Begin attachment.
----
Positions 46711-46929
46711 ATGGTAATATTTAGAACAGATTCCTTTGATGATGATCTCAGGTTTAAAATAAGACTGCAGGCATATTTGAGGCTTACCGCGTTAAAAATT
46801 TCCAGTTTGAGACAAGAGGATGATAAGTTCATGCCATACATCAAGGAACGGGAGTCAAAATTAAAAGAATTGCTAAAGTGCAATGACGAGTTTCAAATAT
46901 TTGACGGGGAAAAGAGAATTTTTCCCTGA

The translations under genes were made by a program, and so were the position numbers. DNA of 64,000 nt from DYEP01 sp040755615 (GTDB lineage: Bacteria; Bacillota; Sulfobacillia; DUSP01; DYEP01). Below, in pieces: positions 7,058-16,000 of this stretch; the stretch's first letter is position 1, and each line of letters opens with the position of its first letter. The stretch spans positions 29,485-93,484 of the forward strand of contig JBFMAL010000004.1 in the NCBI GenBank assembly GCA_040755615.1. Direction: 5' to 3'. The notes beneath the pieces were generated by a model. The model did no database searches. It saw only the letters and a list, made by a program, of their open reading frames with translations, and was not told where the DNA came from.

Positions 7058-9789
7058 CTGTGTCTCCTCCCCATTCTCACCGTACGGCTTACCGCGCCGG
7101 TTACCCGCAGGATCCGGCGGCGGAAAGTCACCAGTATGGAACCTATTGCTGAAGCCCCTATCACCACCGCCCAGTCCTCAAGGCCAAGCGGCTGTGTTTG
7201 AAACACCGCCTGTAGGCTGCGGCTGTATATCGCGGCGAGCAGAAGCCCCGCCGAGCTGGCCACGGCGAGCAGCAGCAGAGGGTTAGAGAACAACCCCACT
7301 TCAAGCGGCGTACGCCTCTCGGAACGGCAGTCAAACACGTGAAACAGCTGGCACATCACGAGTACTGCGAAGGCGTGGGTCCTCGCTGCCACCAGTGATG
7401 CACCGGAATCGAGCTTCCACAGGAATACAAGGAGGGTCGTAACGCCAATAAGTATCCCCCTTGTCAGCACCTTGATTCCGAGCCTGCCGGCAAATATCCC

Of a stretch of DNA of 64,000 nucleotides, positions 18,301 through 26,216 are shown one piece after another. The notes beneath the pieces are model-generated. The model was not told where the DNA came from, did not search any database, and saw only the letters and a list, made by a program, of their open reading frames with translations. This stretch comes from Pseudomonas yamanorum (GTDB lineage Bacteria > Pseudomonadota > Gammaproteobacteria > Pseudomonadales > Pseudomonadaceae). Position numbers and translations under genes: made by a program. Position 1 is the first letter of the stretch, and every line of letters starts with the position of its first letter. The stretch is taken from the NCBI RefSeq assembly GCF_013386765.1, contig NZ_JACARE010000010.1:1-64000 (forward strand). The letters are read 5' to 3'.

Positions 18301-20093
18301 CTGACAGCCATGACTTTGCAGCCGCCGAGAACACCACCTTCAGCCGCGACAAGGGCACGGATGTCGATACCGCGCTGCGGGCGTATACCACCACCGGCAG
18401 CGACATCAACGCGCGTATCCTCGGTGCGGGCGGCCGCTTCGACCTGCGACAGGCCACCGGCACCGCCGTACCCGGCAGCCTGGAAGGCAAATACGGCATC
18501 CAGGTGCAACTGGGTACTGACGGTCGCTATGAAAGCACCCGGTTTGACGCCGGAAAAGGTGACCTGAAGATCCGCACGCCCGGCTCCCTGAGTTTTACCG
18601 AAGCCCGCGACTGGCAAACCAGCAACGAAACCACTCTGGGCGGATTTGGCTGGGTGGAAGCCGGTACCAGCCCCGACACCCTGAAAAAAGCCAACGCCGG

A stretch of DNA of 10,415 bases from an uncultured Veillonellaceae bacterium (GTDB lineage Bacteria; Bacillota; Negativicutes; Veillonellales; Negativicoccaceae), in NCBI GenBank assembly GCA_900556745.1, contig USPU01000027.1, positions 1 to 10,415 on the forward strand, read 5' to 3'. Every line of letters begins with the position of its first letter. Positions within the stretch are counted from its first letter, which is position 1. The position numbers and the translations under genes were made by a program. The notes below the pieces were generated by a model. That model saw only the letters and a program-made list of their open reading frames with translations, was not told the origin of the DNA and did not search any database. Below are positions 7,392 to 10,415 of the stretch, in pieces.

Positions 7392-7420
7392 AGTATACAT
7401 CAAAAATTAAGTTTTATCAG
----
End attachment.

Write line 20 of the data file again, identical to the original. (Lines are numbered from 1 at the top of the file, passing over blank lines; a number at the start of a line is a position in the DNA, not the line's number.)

7392 AGTATACAT